It’s that time of year — the season when Jesus’ resurrection story gets a little mainstream attention.
As Easter Sunday draws closer, History Channel is just days away from debuting its eight-part series about the life of Jesus, premiering Monday, March 25, at 8 p.m. ET.
While the network’s upcoming docudrama is certainly not a new concept, the four-week program will tell the story of the Son of God by merging dramatic vignettes with diverse commentary from a host of religious and historical experts, each of whom approach the Gospel message from a different vantage point.
The show will explore how eight biblical figures — Joseph, John the Baptist, Mary, Caiaphas, Judas Iscariot, Peter, Pontius Pilate and Mary Magdalene — knew Jesus.
Author Joshua DuBois, who served as head of the White House Office of Faith-based and Neighborhood Partnerships under former President Barack Obama, spoke to Faithwire this week about the new series, “Jesus: His Life,” which was executive produced by televangelist and pastor Joel Osteen.
An adviser for the series, DuBois described the show as “absolutely true to the Gospels” and “the most important depiction of Jesus on screen in a generation.”
What you should know about the series
DuBois answered some of our questions about the History Channel program, which will air through Easter. Some of his answers have been edited for length and clarity.
What would you say to anybody who is a little skeptical about yet another Jesus series? Why do they need to see this one? Is it true to the Gospels?
DuBois: Because of the way that it’s done, it really sort of brings Jesus out of a two-dimensional perspective and gives you a full, well-rounded view of who he is — fully God and fully man — through the lens of the people in his life who knew him best.
Because we were able to see Jesus through Joseph’s eyes and John the Baptist’s eyes and his mother’s eyes, you know, everyone from Judas to Pilate and more, we see the spectrum from Jesus as a savior to Jesus as a threat to people. Putting that all together really gives us a three-dimensional view of Jesus, really for the first time I think on television in such a significant way.
Why is it important for Christians to see God as more than just an abstract character but also as someone who was here on earth?
DuBois: It’s so important to understand that Jesus was a man, someone who walked this earth in his 33 years and dealt with many of the same things that we deal with. He dealt with loss, he dealt with sorrow. He was obviously tempted in the wilderness, but fought and overcame that temptation. He had people pulling him in all sorts of different directions and so he had to navigate the relationships in his life. He had to make a decision, at one point, to leave the place where he grew up and leave some of those connections behind to go out and fulfill God’s will for his life.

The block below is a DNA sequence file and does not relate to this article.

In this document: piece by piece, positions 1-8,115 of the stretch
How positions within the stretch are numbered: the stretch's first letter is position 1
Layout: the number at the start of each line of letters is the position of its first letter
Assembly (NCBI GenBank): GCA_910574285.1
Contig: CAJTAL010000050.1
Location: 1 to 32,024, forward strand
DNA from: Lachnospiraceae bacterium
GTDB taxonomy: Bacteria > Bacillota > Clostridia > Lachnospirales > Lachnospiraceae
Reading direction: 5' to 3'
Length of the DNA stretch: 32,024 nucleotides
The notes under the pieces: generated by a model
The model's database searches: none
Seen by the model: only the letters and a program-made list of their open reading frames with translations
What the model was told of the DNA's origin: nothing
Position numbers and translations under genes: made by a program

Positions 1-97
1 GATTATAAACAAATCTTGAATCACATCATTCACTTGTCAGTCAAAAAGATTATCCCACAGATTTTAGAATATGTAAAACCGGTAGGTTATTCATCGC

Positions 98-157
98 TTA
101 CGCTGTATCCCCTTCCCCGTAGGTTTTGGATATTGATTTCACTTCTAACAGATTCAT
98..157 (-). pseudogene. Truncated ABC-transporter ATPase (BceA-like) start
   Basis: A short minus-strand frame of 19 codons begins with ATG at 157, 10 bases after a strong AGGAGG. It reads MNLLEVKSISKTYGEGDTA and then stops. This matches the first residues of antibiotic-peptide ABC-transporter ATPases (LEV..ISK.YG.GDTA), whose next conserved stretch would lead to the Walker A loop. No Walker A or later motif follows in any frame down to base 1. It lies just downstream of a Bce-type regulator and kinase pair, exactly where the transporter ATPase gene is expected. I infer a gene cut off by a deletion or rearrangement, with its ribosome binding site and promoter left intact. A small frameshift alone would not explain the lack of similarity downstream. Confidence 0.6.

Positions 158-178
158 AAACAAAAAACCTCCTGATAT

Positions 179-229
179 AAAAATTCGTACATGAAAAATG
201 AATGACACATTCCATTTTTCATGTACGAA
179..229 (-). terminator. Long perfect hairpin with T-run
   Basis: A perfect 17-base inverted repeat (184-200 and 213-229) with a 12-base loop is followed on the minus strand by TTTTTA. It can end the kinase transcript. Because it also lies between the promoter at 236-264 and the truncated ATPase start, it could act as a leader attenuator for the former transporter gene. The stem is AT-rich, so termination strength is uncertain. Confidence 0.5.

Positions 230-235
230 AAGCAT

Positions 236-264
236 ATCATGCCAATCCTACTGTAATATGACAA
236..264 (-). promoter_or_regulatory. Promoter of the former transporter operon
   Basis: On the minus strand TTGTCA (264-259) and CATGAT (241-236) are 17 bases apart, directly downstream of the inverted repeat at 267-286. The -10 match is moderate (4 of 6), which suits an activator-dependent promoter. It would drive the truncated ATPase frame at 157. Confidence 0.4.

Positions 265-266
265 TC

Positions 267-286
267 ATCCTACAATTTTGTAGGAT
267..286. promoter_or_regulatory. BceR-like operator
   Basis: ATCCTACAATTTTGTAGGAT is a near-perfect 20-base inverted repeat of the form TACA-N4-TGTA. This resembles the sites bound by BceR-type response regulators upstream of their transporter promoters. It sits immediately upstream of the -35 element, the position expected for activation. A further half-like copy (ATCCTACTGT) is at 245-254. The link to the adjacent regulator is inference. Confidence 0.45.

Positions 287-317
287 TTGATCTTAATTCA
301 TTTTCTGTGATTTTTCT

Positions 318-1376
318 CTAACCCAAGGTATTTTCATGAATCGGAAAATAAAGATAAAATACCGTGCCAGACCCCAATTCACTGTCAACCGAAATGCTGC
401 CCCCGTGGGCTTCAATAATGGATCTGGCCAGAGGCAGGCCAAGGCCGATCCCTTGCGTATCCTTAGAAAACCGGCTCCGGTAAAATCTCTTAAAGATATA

In so many ways, this series helps us see Jesus in a way where we can relate to him and we can understand when the Bible says, “Be ye perfect like I am perfect” — that’s something we can really attain for because he was able to achieve it, facing many of the things we face.
Is it a good thing to have so much theological diversity represented in this series?
DuBois: There’s a ton of diversity in “Jesus: His Life,” but there is a common thread that this is a show that is rooted in the Gospel and rooted in Scripture. This is not a critique of Scripture, this is not a critique of Jesus. There are commentators who have a firm basis in the Scripture and are commenting from that perspective.
From that, there is a whole range of voices that you’ll hear. There are conservative New Testament scholars and there are African-American pastors and there’s even some folks from the Jewish community to provide some perspective on how that community sees some of these issues because obviously we’re talking about people, including Jesus, who are from the Jewish community.
How can we look to series like this and apply its principles to be better advocates for the moral good in our culture?
DuBois: I think “Jesus: His Life” is really a bridge-building series among folks from different walks of life and divides because Jesus himself is common ground that we can all stand on. His teachings, his message and believing in him is something that cuts across political ideology and race and age and geography and so forth.
He obviously came to this earth for people of all backgrounds; that’s one of the things you see in “Jesus: His Life.” His ministry wasn’t just for the religious people, but it was for absolutely everyone and that you see on full release in this series.
The way Jesus elevated women and other minorities was unheard of. Can you speak to that?
DuBois: Women are front and center in Jesus’ life in a biblically based and scripturally accurate way. [In the series], you’re able to put yourself in Mary’s shoes, this tremendous responsibility of being the caretaker of a boy that you know is so special and will go on to be the savior of the world. What a responsibility that is.
I also love — and think people will, quite frankly, be surprised — how the series treats Mary Magdalene. There are so many misconceptions and rumors. The series really debunks that and shows her for who she is, someone who supported Jesus.
For more information or to find out how you can watch “Jesus: His Life,” click here.